Female magnate linked to disgraced Sichuan party boss Li Chuncheng faces graft arrest
Businesswoman suspected of funds misappropriation, after long being rumoured of embezzling state-owned assets
Prosecutors have issued a warrant of arrest against a Forbes-listed businesswoman linked to many top Sichuan politicians, on allegations she misappropriated funds – the latest in a widening graft crackdown that has shaken the political and business elite in the province over the past year.
Before the latest arrest order, He Yan, the controlling shareholder and founder of Chengdu Gotecom Electronical Technology, which has supplied parts and components to China’s national satellite navigation system Beidou, had been taken into custody in Yichang, Hubei, in July last year, company board secretary Yang Guoyong told Beijing News.
He, who owns a 51 per cent stake in Gotecom, was well-connected with several disgraced Sichuan leaders, including former deputy party chief Li Chuncheng and former vice-governor Guo Yongxiang, according to a Zhengzhou-based paper Henan Shangbao. Both Li and Guo are facing investigation.
However, Gotecom issued a statement on Wednesday that He’s arrest had nothing to do with the company.
He, who established Gotecom in 2003, has been frequently reported to have embezzled state-owned assets in recent years, and rumours about her being placed under investigation have circulated since June last year.
In a separate case, the general manager of state-owned Chengdu Construction Engineering Corporation (CCEC), Huang Kengding, was taken away by Sichuan party discipline watchdogs earlier this month, the 21st Century Business Herald reported, becoming the latest in his company to face a probe.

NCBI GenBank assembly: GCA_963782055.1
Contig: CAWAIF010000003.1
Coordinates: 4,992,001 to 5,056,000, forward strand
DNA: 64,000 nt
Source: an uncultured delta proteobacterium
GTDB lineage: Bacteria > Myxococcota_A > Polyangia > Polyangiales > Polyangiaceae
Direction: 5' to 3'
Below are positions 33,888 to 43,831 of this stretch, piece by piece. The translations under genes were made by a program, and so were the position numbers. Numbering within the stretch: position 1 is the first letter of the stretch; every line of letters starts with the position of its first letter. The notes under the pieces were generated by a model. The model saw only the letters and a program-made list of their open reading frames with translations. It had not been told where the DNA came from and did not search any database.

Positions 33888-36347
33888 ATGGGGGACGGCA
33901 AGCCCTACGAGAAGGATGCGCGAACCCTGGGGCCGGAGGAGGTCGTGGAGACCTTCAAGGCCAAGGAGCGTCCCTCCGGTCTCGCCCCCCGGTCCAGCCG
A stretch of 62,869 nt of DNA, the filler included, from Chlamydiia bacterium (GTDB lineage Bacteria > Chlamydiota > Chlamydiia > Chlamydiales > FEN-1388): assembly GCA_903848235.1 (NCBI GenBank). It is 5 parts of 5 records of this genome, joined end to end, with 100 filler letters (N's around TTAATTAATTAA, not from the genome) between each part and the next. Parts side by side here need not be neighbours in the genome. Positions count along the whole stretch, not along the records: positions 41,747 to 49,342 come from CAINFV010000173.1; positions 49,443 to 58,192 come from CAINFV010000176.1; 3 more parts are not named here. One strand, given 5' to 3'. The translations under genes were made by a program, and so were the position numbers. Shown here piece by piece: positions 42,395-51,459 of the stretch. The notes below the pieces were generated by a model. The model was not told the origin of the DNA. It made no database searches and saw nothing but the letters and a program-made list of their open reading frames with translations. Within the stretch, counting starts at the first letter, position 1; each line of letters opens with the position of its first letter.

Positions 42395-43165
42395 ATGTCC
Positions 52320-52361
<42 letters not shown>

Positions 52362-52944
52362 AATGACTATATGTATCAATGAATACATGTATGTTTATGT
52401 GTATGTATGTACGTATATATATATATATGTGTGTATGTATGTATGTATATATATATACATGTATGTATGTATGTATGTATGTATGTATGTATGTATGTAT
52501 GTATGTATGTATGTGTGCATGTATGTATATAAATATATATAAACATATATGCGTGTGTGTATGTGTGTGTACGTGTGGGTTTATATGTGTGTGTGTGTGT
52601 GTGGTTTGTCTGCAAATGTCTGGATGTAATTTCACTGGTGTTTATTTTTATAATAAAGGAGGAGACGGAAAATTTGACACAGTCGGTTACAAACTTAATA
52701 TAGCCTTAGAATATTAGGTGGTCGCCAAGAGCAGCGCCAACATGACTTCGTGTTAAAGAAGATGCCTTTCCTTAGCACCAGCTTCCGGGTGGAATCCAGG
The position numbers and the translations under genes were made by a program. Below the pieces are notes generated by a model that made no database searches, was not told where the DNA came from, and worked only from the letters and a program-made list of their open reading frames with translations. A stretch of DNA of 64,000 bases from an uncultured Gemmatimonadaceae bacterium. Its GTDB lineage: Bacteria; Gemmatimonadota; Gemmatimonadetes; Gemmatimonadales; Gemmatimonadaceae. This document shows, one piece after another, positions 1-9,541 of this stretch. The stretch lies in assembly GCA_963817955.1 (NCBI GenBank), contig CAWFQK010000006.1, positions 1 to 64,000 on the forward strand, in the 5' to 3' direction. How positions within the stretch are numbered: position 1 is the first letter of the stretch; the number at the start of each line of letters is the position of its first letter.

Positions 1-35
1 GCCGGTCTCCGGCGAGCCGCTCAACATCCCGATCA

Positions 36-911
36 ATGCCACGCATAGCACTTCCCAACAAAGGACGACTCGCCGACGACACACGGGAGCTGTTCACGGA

Within one year, six officers from CCEC – including chairman Zhang Jun – had been placed under investigation, the newspaper cited unnamed sources as saying. Zhang was taken into custody after being implicated in the corruption case of disgraced former deputy provincial party chief Li.
Many party officials and business tycoons in Sichuan province, in the country’s southwest, have been investigated since 2012. Among the first to be apprehended that year was Dai Xiaoming, chairman of state firm Chengdu Industry Investment Group, who was taken into custody in August.
Four months later, Li Chuncheng was detained for “serious violations of laws”. And another few months later, Guo Yongxiang, a former deputy governor and the chairman of the province’s branch of the Federation of Literary and Art Circles, a national non-governmental organisation, followed.
Apart from CCEC executives, other businesspeople placed under investigation are Tan Jianming, chairman of tap water provider Chengdu Xingrong, and Sichuan Star Cable chairman Li Guangyuan.